3 Reasons Why Adding Behavioral Health and Wellness Services
May Benefit Your Primary Care Practice

by Alison Ritchie; 9/11/13; modernmedicine.com

More than 70% of primary care visits are linked to psychosocial issues, such as anxiety and depression. Although very few primary care physicians currently have the assets to help patients deal with those concerns, a new program at the Harvard Medical School Center for Primary Care may show that investing in those services is advantageous both for the provider and the patient.

As part of the Center’s Academic Innovations Collaborative, six of the 18 medical practices under the center will integrate behavioral health services into their primary care services. The effort is funded through a two-year grant, and the other twelve sites can apply the coming year.

Russ Phillips, MD, director of the Center for Primary Care at Harvard Medical School, states that it’s not that primary care doctors don’t wish to monitor for mental health disorders, but that they aren’t set up to deal with the findings.

“Screening is only worth doing if you have the resources within your practice to actually deal with problems that you identify,” he says. “Traditionally, behavioral health has been sort of marginalized, and individuals have been treated separately from those with bodily health concerns. But we realize psychological health issues present frequently in primary care and complicate the treatment of patients with various other medical disorders. So attempting to incorporate those services into primary care practices is sensible.”

The program creates a network of staff within the practice to actively connect with patients and to evaluate their status. It will also offer practices with social workers who can counsel patients, and mental health specialists who physicians can consult if their clients don’t respond to initial treatment.

Phillips says primary care practices may benefit from offering behavioral health services in three different ways:

  • Improved patient wellness – By addressing mental health challenges with their primary care physician, Phillips says patients will likely see far better outcomes in their overall health. “Mental health disorders complicate the care of patients with any serious medical condition, such as diabetes or heart failure,” he says. “If you’re despondent and feeling overwhelmed, t’s a lot more challenging to monitor your health and to take your medicine.”
  • Reduced physician burnout – “I have been a primary care physician for 35 years and for many of us it can feel pretty lonely because often we’re working by ourselves,” Phillips says. “We don’t have resources. We have patients come to us with problems that we may not feel prepared to address. A way that this new program will be particularly beneficial is we’ll also be offering trainings for groups within primary care practices to enhance their degree of knowledge in taking care of mental health problems. ”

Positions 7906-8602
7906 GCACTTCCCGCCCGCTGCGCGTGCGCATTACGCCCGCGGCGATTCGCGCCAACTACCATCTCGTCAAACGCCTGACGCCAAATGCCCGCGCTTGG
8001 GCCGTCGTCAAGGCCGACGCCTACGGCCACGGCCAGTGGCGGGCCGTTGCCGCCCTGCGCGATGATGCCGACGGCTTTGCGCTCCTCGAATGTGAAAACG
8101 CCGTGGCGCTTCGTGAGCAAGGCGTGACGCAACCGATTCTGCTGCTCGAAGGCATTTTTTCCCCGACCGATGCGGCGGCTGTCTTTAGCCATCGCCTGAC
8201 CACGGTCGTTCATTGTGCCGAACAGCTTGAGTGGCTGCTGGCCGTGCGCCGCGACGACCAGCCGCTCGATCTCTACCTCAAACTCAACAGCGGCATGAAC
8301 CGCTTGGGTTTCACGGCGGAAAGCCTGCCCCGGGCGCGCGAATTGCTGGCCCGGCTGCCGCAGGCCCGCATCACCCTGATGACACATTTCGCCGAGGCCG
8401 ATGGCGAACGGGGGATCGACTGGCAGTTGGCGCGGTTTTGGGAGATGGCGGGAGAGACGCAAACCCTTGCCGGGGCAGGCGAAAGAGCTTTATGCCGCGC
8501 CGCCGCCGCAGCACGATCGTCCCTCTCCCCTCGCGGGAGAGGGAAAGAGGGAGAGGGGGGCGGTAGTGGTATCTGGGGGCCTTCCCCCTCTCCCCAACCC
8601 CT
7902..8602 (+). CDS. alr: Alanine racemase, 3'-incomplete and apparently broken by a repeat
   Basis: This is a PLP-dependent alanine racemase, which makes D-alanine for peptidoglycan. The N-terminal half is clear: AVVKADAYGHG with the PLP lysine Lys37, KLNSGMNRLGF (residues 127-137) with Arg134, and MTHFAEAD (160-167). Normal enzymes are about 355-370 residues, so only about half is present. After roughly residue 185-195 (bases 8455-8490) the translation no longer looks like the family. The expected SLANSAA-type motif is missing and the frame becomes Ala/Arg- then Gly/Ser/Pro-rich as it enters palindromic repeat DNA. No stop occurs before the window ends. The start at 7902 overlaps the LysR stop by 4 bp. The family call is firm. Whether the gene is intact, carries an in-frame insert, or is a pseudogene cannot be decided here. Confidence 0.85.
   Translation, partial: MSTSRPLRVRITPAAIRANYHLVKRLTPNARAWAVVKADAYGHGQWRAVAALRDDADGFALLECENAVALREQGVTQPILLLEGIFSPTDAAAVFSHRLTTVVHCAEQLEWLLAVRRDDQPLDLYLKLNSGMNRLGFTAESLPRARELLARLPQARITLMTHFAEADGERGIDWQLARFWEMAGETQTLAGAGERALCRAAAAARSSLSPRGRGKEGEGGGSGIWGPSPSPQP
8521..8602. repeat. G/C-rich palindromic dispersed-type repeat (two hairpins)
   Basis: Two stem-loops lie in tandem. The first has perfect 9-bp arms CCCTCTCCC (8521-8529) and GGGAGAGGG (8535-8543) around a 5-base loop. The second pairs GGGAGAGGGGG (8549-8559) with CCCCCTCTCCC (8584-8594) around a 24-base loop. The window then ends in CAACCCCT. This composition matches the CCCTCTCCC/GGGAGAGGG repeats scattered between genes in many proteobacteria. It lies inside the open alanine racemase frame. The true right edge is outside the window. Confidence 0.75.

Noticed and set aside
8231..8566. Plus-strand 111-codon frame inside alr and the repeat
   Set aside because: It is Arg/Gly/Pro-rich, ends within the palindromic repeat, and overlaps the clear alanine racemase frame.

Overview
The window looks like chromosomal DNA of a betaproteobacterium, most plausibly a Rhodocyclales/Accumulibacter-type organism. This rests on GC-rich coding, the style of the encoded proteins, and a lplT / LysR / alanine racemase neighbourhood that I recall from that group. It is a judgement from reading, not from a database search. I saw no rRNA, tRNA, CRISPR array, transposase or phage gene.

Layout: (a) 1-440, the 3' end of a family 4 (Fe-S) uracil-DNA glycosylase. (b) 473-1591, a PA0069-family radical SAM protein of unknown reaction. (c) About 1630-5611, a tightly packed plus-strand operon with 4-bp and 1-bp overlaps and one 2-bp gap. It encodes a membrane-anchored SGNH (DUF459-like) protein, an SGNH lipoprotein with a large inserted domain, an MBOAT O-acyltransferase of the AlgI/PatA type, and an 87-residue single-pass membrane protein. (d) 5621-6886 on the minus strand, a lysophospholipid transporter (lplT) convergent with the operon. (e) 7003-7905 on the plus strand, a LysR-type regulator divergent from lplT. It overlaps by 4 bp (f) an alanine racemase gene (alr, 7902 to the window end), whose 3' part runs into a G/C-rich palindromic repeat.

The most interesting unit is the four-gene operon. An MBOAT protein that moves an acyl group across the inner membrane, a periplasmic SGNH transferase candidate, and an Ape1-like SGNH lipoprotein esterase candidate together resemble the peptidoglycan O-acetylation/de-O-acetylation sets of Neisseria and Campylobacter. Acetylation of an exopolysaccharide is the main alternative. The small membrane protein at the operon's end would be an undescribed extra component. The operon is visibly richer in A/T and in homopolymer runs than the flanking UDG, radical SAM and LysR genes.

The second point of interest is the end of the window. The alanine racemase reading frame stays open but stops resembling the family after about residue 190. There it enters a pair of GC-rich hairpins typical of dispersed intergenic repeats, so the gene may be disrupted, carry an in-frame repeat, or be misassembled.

• Reduced costs of care – “We know treating depressive disorders can improveresults, which will reduce emergency room visits and hospitalizations,” Phillips says. “Often times costs for patients with diabetes who in addition have depression are amplified by about 20%. If you cure that depression, you can save that amount of money in addition to making patients healthier and feel better.”
  • Even though this program is grant-funded, Phillips predicts that it will be financially sustainable with time, and he hopes the outcomes will encourage other primary care practices to consider providing these services.

    “One of the items we anticipate is there will be a beneficial return on investment, which means the money we spend will be much less than the savings that will be accrued by offering these services,” says Phillips. “So it will be a win-win for businesses to take on providing these resources in the foreseeable future. We anticipate there will be new payment programs through accountable care establishments, and institutions will have the ability to commit assets to areas where they’ll attain cost savings.”




“Under the care of Leo J. Borrell, M.D. since December 2001, I have seen a remarkable improvement in my mother’s condition. She is responding dramatically to the new regiment Dr. Borrell has prescribed”

- Beth Rose


Feb 3, 2008

The Interdisciplinary Team; The Role of the Psychiatrist

by Dr. Leo J. Borrell, featured in Assisted Living Consult for November/December 2006. A HealthCom Media Publication